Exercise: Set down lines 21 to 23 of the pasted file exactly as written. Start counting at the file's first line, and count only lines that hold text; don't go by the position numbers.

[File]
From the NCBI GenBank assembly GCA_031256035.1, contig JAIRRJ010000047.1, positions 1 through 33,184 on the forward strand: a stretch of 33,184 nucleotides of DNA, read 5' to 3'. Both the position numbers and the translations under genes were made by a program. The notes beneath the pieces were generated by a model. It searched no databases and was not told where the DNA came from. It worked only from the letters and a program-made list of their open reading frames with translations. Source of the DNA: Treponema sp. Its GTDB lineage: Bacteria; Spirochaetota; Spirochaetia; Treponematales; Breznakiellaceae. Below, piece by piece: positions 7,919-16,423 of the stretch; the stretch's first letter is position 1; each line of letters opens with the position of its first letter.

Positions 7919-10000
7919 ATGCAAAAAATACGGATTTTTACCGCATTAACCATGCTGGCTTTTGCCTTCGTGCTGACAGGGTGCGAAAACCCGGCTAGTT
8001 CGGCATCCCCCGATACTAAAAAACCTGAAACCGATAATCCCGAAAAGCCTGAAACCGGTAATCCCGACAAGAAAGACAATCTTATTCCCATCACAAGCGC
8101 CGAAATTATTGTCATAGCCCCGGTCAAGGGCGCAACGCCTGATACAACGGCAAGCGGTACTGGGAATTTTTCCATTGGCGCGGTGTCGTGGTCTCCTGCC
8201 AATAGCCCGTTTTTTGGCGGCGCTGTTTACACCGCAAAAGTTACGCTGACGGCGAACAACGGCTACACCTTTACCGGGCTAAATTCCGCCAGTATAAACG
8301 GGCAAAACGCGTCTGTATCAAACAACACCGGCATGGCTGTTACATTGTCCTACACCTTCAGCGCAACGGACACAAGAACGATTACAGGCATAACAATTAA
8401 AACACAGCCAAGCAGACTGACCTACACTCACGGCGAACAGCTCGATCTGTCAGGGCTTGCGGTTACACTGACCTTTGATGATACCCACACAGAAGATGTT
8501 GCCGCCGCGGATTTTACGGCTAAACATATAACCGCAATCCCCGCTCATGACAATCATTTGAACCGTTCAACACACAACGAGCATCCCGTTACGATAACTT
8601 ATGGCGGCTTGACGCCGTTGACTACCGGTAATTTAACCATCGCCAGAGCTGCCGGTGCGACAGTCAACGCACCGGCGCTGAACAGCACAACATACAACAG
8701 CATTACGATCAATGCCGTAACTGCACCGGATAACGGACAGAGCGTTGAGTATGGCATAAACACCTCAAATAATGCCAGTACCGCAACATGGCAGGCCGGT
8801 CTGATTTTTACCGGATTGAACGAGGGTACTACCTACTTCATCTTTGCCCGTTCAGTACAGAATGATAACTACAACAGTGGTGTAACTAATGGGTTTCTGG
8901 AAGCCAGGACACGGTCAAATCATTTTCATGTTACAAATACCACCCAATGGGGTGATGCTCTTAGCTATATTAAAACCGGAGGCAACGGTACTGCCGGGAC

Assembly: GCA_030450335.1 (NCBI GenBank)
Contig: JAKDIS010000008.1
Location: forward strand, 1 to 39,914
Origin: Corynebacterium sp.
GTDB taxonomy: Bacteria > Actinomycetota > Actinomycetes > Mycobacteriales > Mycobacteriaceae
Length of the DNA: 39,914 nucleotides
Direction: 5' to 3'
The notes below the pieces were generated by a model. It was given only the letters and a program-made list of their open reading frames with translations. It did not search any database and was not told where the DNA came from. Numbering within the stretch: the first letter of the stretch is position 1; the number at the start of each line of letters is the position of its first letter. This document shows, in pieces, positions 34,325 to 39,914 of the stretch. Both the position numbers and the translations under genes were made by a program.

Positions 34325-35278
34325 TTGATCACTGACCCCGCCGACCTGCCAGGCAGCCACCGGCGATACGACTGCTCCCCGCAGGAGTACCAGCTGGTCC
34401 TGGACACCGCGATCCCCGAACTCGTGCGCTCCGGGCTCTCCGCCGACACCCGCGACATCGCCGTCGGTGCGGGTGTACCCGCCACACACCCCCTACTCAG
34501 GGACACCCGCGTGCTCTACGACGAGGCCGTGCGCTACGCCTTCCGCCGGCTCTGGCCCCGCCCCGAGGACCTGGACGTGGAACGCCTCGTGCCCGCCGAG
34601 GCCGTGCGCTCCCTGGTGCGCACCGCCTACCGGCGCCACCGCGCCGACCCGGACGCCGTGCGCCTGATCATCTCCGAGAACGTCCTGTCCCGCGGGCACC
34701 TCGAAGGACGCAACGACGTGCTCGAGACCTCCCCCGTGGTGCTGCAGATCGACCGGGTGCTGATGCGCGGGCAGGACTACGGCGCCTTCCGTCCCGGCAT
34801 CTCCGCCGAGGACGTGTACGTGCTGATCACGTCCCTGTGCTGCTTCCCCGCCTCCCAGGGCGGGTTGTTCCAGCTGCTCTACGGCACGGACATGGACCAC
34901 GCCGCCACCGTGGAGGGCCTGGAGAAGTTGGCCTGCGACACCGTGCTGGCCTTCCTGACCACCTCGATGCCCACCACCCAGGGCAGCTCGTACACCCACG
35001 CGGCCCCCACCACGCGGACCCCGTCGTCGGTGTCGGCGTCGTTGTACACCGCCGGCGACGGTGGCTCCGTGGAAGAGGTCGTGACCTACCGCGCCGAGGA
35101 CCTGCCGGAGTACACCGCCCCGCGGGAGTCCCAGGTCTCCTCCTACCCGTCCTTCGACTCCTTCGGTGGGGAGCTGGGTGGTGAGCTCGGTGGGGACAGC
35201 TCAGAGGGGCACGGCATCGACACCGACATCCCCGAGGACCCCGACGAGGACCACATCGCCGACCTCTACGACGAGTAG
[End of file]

The notes below the pieces were generated by a model. It was given only the letters and a program-made list of their open reading frames with translations. It did not search any database and was not told where the DNA came from. Numbering within the stretch: the first letter of the stretch is position 1; the number at the start of each line of letters is the position of its first letter. This document shows, in pieces, positions 34,325 to 39,914 of the stretch. Both the position numbers and the translations under genes were made by a program.

Positions 34325-35278
34325 TTGATCACTGACCCCGCCGACCTGCCAGGCAGCCACCGGCGATACGACTGCTCCCCGCAGGAGTACCAGCTGGTCC